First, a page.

Stamps as art: 1898 $1 remains a favorite
By John M. Hotchner
Art is an essential component of stamp design. If we listen to stamp collectors, true excellence is not routine, and it is rare for any one stamp to get near 100-percent approbation. It may be stretching a point to say this, but probably the last stamp to attain that lofty goal was the $1 Trans-Mississippi of 1898.
Figure 1 shows an essay (a trial design) of that $1 stamp. The essay is a bicolor with the vignette (the center design) in black and the frame in dull violet blue.
Bicolor essays exist for all nine denominations of the Trans-Mississippi issue. All had the vignette in black, with a range of colorful frames.
It was the intention of the Post Office Department to issue the stamps in that form. But the Spanish-American War broke out in April 1898, and bicolor stamp production was a casualty.
According to Lester Brookman, writing in The United States Postage Stamps of the 19th Century, the war "necessitated the printing of enormous quantities of revenue stamps and the facilities of the Bureau [of Engraving and Printing] were taxed to the utmost.
"The time and manpower needed for the printing of stamps in two colors could not be spared and it was necessary for the Bureau to abandon the proposed bi-color stamps in favor of stamps of single colors."
On the 100th anniversary of the Trans-Mississippi issue, the U.S. Postal Service issued the stamps in a souvenir sheet with all nine stamps as bicolors. Figure 2 shows the $1 black stamp of 1898 (Scott 292), and the $1 carmine and black stamp of 1998 (Scott 3209h).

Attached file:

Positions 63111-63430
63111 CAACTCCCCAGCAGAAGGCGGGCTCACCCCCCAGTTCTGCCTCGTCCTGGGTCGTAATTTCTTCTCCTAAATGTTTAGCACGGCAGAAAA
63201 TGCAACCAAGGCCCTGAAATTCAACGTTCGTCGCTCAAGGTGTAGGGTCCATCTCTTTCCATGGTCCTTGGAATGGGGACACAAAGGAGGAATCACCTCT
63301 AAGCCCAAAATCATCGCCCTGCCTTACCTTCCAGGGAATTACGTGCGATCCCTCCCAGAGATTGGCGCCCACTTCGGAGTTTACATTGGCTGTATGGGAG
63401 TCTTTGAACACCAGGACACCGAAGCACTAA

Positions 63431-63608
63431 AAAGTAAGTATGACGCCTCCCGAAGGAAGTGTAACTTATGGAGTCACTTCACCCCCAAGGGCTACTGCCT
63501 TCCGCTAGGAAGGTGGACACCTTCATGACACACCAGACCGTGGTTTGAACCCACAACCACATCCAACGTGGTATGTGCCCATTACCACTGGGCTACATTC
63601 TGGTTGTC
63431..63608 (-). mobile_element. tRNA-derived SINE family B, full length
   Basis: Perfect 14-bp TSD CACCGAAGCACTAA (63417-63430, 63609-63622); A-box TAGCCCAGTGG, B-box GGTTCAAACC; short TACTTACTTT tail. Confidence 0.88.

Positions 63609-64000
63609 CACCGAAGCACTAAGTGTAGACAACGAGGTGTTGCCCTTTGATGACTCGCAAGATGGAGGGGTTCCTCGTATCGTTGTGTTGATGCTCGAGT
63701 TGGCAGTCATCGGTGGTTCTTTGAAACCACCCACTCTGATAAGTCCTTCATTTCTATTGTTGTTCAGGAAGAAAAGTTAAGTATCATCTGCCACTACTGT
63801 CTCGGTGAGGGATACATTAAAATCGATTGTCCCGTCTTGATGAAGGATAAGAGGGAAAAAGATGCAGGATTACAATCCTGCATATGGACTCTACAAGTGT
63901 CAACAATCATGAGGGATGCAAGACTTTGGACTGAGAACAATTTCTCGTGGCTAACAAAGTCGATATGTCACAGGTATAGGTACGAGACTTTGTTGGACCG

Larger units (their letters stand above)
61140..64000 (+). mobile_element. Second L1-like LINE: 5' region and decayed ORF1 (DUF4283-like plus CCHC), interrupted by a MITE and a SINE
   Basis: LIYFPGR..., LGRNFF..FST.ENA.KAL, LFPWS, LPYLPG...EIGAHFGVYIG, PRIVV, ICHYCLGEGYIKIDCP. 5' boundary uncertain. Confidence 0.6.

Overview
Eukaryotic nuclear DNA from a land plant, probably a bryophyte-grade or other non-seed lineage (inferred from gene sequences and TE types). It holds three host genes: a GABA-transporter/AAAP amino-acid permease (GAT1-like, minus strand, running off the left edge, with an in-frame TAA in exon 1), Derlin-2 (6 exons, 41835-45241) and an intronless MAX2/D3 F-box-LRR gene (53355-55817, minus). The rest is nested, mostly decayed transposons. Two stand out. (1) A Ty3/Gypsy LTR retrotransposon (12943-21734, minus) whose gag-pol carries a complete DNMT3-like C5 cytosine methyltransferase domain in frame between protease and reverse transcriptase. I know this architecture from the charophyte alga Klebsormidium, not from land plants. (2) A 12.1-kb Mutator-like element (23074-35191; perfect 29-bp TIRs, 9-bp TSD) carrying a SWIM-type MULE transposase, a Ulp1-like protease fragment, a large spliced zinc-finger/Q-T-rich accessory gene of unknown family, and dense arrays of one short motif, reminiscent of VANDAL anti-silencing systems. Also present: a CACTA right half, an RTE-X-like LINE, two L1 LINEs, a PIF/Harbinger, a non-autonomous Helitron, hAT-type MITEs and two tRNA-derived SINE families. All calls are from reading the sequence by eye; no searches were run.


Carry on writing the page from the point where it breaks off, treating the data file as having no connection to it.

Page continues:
Nevertheless, the original $1 stamp was and remains a popular selection as being among the most beautiful U.S. issues of all time. Part of its attraction is the intricate engraving that contributes a great deal to its beauty.
Also, part of its attraction is the unusual and interesting design showing a herd of cattle, led by a majestic bull, seeking safety from a snowstorm.
When first announced, the vignette was presented as being of American origin and titled Western Cattle in Storm. That turned out not to be the case; instead, the design of the stamp was based on the painting The Vanguard by Scottish artist J.A. MacWhirter.
Although the original painting had been sold to an Englishman, a print in the possession of an American cattle company was used as the basis for the stamp design. The Post Office Department changed the original name given the painting by the artist. Only later was it discovered that the subject was a group of Scottish cattle in the West Highlands of Scotland.
Today, the $1 Trans-Mississippi stamp is much sought after and considered to be one of the essential building blocks of an advanced U.S. collection.
The Scott Specialized Catalogue of United States Stamp and Covers lists this 1898 stamp at $1,400 unused, hinged condition and $3,500 never hinged. A used example catalogs $700.
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